The call for contributions for a special issue of the journal Sources. Materials Fieldwork in African Studies, might be of interest to h-madness readers. A PDF of the full proposal in English and French can be downloaded below.
The coordinators are members of the “MaDAf” ERC project: “A History of Madness in West Africa: Governing Mental Disorder during Decolonisation (Senegal, Burkina Faso and Ghana – 1940s–1970s).”
See: https://cordis.europa.eu/project/id/852448/fr ; https://madaf.hypotheses.org/.
- Gina Aït Mehdi (https://madaf.hypotheses.org/gina-ait-mehdi-posdoc)
- Camille Evrard (https://madaf.hypotheses.org/camille-evrard-postdoc)
- Raphaël Gallien (https://madaf.hypotheses.org/raphael-gallien-associated- phd-student)
- Paul Marquis (https://madaf.hypotheses.org/paul-marquis-postdoc)
- Romain Tiquet (https://madaf.hypotheses.org/romain-tiquet-pi). Timeline
- 30 September 2022: Submission of proposals for articles. Submissions need to include an abstract of about twenty lines with a provisional title, the author’s or authors’ name(s), as well as their contact information including email addresses and affiliations. Abstracts need to include a presentation of the nature of the sources/material used, describe them briefly, and provide information that help contextualise them within the research project and within the discipline. Authors should indicate whether their sources may be made accessible online fully or partially.
- 1st November 2022: Accepted or refused proposals notified to authors
- 1st March 2023: Articles due
- 15th July 2023: Peer-review reports sent to authors
- 1st October 2023: Final versions due
- Spring 2024: Publication of the special issue
Submission of proposals
The abstracts and articles should be sent to the journal Sources (firstname.lastname@example.org) and copied to this special issue’s coordination team:
- Romain Tiquet (email@example.com) ;
- Camille Evrard (firstname.lastname@example.org) ;
- Paul Marquis (email@example.com) ;
- Gina Aït Mehdi (firstname.lastname@example.org)
- Raphaël Gallien (email@example.com)
Format Texts may be submitted in .doc, .docx, .odt, and .rtf formats. The abstracts should be between 400 and 700 words in length. The articles should have an average of 6,000 words (including bibliography, abstract and keywords), but the journal welcomes shorter or longer articles. Please browse the requirements for selection and publication: https://www.sources- journal.org/383, and the guidelines for authors: https://www.sources-journal.org/382.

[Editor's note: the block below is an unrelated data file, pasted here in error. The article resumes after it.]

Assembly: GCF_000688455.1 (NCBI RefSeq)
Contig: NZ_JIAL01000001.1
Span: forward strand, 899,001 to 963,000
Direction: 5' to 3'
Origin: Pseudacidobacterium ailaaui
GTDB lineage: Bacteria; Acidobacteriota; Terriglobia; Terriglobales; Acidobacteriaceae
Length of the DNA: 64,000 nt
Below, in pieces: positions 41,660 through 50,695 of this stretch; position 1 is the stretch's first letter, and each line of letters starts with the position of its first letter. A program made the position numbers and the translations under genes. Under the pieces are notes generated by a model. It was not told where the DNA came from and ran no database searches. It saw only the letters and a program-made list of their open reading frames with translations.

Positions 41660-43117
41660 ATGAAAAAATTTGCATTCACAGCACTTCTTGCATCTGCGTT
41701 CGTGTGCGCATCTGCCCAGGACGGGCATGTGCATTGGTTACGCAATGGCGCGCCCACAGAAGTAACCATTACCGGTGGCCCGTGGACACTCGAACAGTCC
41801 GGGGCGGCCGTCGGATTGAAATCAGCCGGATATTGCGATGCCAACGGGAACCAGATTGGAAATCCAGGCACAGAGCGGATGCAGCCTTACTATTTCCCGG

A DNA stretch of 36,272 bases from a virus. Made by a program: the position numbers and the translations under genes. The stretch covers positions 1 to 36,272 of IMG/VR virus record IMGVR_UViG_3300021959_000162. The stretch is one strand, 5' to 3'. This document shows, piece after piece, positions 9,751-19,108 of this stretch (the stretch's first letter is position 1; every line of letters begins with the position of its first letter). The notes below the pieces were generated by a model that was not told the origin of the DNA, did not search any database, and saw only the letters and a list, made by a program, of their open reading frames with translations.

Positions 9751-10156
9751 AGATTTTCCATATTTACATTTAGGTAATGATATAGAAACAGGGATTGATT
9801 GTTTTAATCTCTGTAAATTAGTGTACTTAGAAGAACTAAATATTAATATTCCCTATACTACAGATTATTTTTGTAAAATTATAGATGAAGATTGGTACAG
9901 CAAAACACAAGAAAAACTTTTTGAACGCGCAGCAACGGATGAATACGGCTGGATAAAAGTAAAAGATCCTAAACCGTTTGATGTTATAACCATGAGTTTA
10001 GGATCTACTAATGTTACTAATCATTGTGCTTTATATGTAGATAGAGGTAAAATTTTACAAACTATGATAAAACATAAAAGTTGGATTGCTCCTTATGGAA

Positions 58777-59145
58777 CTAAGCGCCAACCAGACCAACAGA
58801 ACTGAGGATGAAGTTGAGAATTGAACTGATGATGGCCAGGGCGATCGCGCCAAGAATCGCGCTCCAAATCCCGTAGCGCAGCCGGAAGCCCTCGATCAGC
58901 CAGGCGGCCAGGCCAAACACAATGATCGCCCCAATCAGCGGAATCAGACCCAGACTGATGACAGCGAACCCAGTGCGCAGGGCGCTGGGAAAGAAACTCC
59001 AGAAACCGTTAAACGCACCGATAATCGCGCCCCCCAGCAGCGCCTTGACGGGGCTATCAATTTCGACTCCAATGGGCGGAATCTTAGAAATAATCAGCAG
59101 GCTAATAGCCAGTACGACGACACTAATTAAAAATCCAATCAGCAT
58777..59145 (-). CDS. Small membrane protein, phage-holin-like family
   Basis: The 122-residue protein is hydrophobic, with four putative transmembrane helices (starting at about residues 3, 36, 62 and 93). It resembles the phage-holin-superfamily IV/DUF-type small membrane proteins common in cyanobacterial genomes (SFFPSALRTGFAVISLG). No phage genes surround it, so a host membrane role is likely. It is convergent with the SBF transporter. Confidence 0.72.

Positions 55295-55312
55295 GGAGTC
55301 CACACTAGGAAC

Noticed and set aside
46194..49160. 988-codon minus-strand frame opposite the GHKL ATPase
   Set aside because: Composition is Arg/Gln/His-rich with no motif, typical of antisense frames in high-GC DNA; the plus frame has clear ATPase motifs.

This special issue on the sources of madness in Africa—on the continent and in the diasporas—takes place within the framework of the recent epistemological renewal of studies related to mental disorders on the African continent. Its starting point is that investigations by researchers on the nature and the diversity of sources in this field are scattered and partial. Grounded upon a long-term and interdisciplinary perspective, the aim of this issue is to show the richness of all the materials brought to bear on this subject and to encourage thinking about sources that are often situated at the crossroads of different types of mediation (medical, administrative, (post-)colonial, etc.). Madness in Africa has given rise to a good deal of historiographical research since the 1980s, but the works that have resulted generally emphasise that colonial psychiatry was one tool among others for social and biopolitical control; this tool was put at the service of the rational exploitation of the colonised world based on racial prejudice, in order to assert and legitimise the civilising mission (mission civilisatrice) of the colonial powers (Sadowsky 1999; Jackson 2005; Mahone & Vaughan 2007; Keller 2007; Scarfone 2016). As an offshoot of this first reading of madness, other studies have focused rather on psychiatrists—Frantz Fanon or Henri Collomb for instance. Breaking away from the view that stigmatizes psychiatry as only a carceral and essentialist practice, these doctors began from the 1950s to reflect on the study of local knowledge and models for the treatment of mental disorders (Keller 2007; Khalfa & Young 2015; Collignon 2018; Robcis 2020). Nevertheless, however rich this first generation of research may have been, very little of it has looked into the specificity of the sources in the African context, or into issues related to the conditions of investigation and of empirical analysis.